Picard had rather a different view of the Kingate funds, which he said ignored warning signs of Madoff’s fraud. He sued Kingate Global and Kingate Euro to claw back $1 billion in withdrawals the funds made in the run-up to Madoff’s collapse, as well as allegedly excessive compensation the funds paid top executives.

Are big banks now in the clear for allegedly aiding Madoff?

Alison Frankel
Nov 2, 2011 20:19 UTC

Irving Picard has given the bankruptcy laws one hell of a workout. As trustee in the Chapter 7 bankruptcy of Bernard Madoff’s securities firm, Picard, a partner at Baker & Hostetler, has been more aggressive and creative than any bankruptcy trustee in history in his search for defendants to blame for Madoff’s epic Ponzi scheme. His most ambitious gambit, as everyone knows, was a series of megabillion-dollar suits against the international financial institutions that Picard’s team of lawyers at Baker & Hostetler accused of willfully ignoring warnings of Madoff’s fraud.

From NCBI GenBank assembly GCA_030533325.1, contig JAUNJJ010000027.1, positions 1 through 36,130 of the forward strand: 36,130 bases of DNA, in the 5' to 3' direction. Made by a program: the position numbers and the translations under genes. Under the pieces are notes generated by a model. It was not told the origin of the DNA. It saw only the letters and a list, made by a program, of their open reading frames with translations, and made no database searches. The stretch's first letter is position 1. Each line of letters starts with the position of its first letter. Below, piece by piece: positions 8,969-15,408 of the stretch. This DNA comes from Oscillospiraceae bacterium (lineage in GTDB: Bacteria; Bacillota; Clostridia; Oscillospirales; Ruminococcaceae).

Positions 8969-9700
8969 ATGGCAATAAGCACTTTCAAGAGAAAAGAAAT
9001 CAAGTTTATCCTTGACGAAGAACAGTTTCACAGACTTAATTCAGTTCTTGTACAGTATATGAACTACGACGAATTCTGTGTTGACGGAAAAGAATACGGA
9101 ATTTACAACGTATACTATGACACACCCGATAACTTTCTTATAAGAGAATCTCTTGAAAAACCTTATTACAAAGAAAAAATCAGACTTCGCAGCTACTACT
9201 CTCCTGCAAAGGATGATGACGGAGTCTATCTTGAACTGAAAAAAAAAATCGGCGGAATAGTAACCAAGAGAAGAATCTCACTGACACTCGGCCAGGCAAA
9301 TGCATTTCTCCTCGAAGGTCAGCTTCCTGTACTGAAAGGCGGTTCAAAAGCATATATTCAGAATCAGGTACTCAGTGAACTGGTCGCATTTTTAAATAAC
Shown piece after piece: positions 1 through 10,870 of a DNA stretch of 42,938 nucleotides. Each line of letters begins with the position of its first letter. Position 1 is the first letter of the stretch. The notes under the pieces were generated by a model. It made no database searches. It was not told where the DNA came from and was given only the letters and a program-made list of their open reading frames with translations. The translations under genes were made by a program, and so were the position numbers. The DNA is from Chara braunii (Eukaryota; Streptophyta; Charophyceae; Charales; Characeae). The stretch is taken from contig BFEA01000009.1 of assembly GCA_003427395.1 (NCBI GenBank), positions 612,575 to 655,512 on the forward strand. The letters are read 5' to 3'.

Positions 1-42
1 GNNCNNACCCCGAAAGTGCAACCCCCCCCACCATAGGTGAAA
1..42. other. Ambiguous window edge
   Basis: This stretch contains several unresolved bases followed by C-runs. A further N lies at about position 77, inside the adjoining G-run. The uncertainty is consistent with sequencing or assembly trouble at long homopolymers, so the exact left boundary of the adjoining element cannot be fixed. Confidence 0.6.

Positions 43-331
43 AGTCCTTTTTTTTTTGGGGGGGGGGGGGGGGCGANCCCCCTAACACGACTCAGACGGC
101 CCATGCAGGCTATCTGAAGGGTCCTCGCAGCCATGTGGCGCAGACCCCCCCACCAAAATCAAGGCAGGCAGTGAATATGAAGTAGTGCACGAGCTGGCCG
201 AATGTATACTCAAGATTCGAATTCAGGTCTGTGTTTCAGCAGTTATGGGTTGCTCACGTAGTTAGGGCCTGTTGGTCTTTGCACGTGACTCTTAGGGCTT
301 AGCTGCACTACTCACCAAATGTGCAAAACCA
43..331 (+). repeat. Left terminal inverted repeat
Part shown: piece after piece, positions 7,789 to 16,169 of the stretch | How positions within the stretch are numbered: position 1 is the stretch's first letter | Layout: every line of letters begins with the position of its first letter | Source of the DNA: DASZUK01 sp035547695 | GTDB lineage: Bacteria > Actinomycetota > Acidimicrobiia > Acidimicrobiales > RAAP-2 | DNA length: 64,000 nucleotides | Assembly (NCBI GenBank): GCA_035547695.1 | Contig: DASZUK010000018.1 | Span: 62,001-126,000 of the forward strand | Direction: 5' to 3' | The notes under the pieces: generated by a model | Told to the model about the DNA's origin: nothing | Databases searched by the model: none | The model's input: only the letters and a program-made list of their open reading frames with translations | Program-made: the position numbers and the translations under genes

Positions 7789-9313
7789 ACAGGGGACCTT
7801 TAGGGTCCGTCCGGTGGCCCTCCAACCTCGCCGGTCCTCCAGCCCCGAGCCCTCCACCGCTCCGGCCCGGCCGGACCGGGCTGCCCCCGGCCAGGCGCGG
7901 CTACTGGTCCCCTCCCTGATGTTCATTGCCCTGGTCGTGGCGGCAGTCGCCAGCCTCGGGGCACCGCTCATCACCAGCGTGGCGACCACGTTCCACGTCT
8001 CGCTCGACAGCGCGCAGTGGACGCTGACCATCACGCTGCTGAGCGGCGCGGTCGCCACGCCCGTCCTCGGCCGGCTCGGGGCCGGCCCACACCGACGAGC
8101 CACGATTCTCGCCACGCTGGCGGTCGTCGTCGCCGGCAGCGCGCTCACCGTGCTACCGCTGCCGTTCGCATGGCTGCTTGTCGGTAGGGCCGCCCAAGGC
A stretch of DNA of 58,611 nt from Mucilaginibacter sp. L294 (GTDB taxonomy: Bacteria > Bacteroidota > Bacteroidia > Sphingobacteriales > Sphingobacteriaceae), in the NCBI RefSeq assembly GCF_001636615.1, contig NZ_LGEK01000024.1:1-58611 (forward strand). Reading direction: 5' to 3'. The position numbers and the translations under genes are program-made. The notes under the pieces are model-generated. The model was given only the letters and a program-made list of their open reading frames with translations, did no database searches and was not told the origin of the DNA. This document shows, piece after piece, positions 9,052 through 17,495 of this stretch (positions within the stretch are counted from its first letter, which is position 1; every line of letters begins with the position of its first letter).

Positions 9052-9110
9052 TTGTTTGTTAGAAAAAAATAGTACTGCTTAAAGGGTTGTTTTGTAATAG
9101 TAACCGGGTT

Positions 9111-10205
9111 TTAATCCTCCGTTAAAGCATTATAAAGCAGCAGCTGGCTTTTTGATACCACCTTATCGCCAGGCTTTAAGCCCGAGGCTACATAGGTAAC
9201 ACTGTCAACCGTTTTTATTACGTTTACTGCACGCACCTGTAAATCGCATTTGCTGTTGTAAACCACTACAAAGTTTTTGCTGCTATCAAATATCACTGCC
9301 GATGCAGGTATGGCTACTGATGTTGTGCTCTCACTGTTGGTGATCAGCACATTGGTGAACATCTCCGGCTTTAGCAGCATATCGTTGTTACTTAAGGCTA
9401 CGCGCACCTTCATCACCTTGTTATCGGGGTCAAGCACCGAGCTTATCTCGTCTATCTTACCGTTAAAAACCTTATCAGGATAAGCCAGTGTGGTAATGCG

The trustee’s suits were provocative headline-grabbers — and on Tuesday, a second Manhattan federal judge concluded that they’re fatally flawed. U.S. District Court Judge Colleen McMahon dismissed Picard’s common law tort claims against JPMorgan Chase and UBS (and related defendants), finding that Picard does not have standing. Her ruling expands and reinforces a previous decision on the same issue by her Manhattan federal court colleague Judge Jed Rakoff, who in July dismissed Picard’s common law claims against HSBC and UniCredit. Tuesday’s decision wipes out about $20 billion in alleged damages, leaving Picard with about $450 million in traditional bankruptcy court clawback claims against JPMorgan and about $80 million against UBS. It’s a huge win for JPMorgan’s lawyers at Wachtell, Lipton, Rosen & Katz — who were actually the first lawyers to ask a federal district court judge to hear one of Picard’s cases — and for UBS’s lawyers at Gibson, Dunn & Crutcher.

But now the question is whether Picard’s allegations that these global banks helped Madoff perpetuate his scheme are dead. The answer is not quite. The trustee’s spokesperson has already announced that Picard’s team from Baker & Hostetler intends to appeal McMahon’s ruling to the 2nd U.S. Circuit Court of Appeals; the trustee has already filed a notice of appeal of Rakoff’s decision. Moreover, as both McMahon and Rakoff discussed in their opinions, Madoff’s customers have the standing Picard lacks. Some enterprising plaintiffs lawyer could certainly capitalize on Picard’s spade work and file a class action against the banks on behalf of Madoff victims.